Settlement Obtained Against Utah Landlord for Sexual Harassment

The Kramer Law Group is pleased to announce a confidential settlement against a landlord who conditioned living in his rental with sexual favors. The requested sexual favors were requested to offset accrued late fees and/or rent.

Even though the tenant had lived in the rental for at least four years before the sexual harassment began, the landlord began his entreaties in the summer of 2020, during the height of the pandemic, when his tenant started to get a little behind in her rent. Due to the economic consequences of Covid-19, our client was struggling to pay her rent and fell more behind. This only served to intensify her landlord’s propositions to her and he started threatening her with eviction, even though he had recently extended the lease by one year. Many of his overtures were captured in text messages that the landlord carelessly sent to his tenant, creating a dream paper trail, and implicating him in clear violations of the Fair Housing Act that prohibits sexual harassment in housing and would prove hard for him to escape from. (See text messages below.)

The landlord would also creep around her rental house, showing up at odd times, including early in the morning, and even knocking on his tenant’s window in an effort to see her. During this time, our client told him she wanted to keep the relationship “landlord-tenant only.” But the landlord had other ideas.

Given the retaliatory actions that had been threatened by her landlord, she contacted the Fair Housing Office and filed a complaint with HUD. You can do the same HERE. The HUD office then assigned an investigator and she began collecting evidence to support the tenant’s complaint that the landlord was violating HUD’s prohibition on sexual harassment in rental housing. The HUD investigator subsequently interviewed the tenant and collected what we consider to be strong evidence against the landlord. The HUD investigator then proposed the parties agree to attempt conciliation, or settlement talks, to see if the case could be resolved. Although we were doubtful the case could be settled, the landlord eventually agreed to pay a confidential amount the tenant was able to accept. The terms of the settlement additionally included the landlord writing off past due rent and late fees, calling off the eviction that he had filed against her, giving her additional time in the rental before she had to move out, and agreeing to HUD training and oversight on his future landlord-tenant activities.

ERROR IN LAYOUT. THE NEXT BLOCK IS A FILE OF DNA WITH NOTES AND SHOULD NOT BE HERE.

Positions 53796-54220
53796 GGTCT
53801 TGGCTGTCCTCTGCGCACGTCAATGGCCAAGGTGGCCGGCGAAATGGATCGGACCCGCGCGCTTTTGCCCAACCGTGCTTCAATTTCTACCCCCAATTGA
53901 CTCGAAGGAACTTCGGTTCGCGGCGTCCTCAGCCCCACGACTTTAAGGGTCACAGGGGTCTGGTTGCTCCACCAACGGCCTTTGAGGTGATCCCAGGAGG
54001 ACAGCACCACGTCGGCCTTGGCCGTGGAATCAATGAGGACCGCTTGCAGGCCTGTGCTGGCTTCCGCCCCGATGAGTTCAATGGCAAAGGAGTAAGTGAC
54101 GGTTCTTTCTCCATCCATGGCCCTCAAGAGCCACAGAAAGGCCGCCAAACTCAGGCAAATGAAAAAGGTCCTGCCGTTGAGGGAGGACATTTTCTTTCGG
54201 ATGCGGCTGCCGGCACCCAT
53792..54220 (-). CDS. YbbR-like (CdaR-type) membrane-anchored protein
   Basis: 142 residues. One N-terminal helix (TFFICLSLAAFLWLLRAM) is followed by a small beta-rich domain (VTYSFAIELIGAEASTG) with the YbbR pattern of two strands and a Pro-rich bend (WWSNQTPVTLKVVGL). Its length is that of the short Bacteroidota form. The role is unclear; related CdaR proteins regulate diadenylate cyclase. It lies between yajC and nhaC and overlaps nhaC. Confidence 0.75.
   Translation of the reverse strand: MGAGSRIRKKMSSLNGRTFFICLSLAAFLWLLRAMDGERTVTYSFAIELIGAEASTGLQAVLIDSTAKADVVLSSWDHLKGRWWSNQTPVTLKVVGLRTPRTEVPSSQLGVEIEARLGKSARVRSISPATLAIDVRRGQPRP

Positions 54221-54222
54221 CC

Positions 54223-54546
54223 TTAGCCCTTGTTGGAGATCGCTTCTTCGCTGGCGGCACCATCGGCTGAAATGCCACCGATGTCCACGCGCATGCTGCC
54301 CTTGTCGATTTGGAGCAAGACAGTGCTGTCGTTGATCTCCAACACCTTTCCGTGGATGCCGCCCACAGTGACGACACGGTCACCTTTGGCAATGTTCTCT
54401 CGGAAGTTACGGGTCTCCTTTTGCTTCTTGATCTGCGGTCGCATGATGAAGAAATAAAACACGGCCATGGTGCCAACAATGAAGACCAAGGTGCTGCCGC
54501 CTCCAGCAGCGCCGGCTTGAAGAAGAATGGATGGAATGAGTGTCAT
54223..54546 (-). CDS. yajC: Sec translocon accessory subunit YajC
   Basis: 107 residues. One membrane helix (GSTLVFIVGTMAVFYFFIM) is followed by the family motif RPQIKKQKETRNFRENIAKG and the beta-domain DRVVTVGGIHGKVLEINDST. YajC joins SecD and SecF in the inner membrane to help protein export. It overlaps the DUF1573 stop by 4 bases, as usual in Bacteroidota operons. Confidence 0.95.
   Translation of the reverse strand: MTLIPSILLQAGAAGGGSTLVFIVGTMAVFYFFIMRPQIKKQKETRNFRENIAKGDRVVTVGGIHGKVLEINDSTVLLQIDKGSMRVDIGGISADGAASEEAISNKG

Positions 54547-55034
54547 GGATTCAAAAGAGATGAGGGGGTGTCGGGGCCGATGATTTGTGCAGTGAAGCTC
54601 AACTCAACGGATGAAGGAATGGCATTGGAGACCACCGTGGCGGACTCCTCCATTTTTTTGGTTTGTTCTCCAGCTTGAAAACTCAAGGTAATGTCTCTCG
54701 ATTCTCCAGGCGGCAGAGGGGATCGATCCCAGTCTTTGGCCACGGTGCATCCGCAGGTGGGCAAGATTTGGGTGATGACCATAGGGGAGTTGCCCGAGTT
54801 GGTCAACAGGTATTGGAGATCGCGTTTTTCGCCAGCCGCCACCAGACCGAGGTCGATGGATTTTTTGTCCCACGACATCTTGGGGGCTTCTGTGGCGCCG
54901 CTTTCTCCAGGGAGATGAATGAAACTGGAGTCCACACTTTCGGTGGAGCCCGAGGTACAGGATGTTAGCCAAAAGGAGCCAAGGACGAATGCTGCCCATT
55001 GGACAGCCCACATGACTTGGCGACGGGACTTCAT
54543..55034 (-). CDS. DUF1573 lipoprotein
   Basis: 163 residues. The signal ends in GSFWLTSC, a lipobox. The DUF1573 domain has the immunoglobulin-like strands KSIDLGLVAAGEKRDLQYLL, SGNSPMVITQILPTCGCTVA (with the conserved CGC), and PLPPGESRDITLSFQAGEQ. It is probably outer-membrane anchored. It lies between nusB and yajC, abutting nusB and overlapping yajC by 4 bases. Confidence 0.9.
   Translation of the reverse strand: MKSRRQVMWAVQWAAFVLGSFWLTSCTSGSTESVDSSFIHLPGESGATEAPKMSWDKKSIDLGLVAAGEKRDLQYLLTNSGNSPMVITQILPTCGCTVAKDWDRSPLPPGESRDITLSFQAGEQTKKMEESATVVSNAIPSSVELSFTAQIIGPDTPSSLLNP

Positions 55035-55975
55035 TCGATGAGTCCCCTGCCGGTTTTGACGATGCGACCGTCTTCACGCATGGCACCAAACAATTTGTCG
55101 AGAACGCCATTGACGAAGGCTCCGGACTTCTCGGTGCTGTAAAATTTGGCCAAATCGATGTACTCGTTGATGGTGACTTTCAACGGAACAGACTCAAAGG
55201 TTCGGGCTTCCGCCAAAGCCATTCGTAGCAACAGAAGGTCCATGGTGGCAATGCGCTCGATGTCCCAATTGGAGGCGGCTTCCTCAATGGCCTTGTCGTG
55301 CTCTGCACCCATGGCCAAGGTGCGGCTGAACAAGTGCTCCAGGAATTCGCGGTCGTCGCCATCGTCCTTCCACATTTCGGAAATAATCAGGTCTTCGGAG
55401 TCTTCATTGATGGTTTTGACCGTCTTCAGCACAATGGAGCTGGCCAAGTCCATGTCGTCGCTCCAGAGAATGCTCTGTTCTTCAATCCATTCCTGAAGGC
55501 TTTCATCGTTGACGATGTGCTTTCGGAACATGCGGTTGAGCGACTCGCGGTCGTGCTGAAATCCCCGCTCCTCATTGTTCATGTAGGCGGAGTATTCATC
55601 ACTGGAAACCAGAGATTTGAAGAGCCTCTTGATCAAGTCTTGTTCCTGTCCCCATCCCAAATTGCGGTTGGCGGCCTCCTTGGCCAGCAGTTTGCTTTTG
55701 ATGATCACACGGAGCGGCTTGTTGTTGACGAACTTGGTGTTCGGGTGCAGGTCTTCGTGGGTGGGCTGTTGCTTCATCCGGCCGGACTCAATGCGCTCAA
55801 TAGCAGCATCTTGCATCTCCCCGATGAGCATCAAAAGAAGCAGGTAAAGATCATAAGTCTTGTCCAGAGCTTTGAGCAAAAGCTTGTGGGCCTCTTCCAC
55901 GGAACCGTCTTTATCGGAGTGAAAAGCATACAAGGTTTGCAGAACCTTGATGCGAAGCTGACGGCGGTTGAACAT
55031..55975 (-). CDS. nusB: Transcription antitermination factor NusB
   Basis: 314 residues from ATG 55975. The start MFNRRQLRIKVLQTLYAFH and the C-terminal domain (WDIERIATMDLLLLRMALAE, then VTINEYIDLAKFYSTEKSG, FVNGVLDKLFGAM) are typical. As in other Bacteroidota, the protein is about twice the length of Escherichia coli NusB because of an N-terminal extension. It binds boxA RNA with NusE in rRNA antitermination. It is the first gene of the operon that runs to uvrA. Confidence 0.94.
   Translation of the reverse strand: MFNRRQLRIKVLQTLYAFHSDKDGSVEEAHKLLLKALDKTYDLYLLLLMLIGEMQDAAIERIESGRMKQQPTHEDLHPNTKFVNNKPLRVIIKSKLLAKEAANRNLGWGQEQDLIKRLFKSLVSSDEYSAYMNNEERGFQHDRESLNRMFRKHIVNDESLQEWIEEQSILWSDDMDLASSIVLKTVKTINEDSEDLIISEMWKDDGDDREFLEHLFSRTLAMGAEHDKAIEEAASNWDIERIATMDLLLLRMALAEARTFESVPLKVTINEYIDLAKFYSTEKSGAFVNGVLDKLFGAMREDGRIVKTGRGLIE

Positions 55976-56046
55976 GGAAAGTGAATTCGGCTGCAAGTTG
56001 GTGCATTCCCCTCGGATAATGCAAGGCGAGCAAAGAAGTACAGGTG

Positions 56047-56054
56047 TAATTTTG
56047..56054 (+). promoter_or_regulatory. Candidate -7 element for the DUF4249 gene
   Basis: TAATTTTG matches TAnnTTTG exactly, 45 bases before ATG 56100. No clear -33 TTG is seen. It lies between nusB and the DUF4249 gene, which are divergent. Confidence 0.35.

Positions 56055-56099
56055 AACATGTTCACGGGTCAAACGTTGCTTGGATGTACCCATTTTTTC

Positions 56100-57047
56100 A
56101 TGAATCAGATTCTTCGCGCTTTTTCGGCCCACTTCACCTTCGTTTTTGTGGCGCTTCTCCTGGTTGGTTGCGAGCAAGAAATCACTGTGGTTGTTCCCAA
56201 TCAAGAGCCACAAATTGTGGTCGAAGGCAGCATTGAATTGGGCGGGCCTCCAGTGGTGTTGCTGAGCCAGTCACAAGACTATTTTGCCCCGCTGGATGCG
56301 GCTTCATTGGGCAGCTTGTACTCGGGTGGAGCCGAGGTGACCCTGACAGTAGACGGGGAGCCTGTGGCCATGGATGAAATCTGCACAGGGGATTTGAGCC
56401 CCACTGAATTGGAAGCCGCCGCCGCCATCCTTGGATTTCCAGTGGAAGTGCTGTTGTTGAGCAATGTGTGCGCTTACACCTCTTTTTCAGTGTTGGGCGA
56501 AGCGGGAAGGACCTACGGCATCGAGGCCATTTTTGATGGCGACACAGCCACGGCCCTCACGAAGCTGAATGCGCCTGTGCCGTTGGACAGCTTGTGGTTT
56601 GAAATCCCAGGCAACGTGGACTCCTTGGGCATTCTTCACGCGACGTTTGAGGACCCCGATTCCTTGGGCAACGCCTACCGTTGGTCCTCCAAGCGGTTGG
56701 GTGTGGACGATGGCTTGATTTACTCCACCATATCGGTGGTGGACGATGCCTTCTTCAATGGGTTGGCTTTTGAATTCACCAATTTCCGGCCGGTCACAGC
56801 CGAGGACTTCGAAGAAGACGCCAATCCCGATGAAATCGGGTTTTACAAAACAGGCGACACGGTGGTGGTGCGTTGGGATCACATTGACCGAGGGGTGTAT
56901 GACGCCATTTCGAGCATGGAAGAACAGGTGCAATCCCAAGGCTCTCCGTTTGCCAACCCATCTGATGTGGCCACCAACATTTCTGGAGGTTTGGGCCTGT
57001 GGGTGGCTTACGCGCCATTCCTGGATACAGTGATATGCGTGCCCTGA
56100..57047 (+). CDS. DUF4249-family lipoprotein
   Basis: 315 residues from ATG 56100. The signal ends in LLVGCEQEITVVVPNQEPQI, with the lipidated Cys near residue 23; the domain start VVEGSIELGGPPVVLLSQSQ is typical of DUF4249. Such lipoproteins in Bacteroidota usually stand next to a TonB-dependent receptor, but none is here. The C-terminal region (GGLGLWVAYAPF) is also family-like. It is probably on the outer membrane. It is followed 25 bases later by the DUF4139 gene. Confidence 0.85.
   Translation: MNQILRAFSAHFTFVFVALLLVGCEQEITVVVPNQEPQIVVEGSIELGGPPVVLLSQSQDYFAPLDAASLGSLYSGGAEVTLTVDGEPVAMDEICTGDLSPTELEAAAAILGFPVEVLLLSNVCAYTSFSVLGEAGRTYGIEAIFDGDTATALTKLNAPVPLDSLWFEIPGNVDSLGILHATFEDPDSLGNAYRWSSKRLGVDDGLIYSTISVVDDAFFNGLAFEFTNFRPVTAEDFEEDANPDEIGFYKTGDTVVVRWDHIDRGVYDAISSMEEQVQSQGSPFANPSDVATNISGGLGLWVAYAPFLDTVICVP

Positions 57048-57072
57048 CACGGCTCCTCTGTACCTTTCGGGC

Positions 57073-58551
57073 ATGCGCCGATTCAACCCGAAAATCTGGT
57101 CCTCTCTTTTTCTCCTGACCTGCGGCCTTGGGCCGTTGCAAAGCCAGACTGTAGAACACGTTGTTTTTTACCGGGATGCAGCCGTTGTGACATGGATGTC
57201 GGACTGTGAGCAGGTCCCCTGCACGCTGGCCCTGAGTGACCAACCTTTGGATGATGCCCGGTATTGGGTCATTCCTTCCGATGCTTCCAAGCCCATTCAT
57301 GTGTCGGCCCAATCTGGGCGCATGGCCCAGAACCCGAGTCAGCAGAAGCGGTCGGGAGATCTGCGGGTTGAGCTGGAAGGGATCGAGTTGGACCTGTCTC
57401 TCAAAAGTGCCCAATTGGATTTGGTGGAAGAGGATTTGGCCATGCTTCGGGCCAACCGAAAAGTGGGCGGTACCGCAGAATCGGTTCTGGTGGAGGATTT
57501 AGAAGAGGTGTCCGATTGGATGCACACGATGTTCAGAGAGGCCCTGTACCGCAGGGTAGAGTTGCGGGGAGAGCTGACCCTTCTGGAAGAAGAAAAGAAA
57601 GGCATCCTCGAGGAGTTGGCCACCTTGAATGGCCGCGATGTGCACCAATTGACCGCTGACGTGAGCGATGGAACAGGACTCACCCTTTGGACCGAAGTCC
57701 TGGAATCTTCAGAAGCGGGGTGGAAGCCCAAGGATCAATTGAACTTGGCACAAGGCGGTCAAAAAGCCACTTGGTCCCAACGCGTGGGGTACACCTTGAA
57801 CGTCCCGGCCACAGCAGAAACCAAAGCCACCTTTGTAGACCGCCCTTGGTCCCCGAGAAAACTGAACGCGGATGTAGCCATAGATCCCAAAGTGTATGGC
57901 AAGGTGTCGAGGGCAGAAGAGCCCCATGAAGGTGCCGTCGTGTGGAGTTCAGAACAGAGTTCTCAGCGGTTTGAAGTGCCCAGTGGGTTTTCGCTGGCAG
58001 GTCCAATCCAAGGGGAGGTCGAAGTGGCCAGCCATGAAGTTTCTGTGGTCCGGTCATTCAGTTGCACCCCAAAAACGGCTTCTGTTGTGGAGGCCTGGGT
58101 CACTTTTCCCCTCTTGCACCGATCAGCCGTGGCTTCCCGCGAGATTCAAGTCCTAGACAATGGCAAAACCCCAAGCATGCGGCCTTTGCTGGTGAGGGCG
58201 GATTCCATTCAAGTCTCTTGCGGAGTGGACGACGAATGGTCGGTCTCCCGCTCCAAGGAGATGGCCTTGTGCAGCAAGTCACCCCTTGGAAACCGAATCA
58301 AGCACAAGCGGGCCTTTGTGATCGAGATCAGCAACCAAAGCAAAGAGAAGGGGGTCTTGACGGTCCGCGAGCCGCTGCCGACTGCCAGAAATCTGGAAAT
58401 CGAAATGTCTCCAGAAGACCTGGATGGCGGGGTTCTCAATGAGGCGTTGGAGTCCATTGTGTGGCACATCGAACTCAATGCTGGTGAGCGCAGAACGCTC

[SEE RELATED: FIGHTING BACK AGAINST PREDATORY LANDLORDS

If the case had not resolved, the landlord would have evicted our client, as the settlement happened only a couple days before the sheriff was due to arrive and forcibly evict her from her rental house. While an eviction would have been good evidence of landlord retaliation in the lawsuit we were planning to file, it would have been very difficult for her at the time. Even a reprieve of four weeks from getting kicked out, has proven difficult for her and still doesn’t remove the trauma from having to deal with a predatory landlord. This settlement will help her as she regroups and moves on from this traumatic experience.

This settlement will also hopefully deter other landlords from sexual harassing their tenants. “Sexual harassment has no place in landlord-tenant relations. We want landlords to know that sexual harassment will not only get them in trouble under federal and state law, it will expose them to hefty civil damages when they exploit the landlord-tenant relationship to gratify their own sexual desires,” said attorney Ron Kramer. “At the end of the day, a vulnerable tenant should not feel pressured to give into their landlord’s advances just to keep them and their family from experiencing what is usually an incredibly disruptive eviction process. It’s wrong and there are laws that should keep this from happening.”

“We’re letting people, particularly renters, know about this settlement in the hopes they can identify if this is happening to them or someone they know and care about, so steps can be taken to stop it,” says Kramer.

Ron Kramer represents plaintiffs in sexual harassment and assault cases as the lead trial attorney at the Kramer Law Group in West Jordan, Utah. You can reach him at 801-601-1229 or ron@ronkramerlaw.com.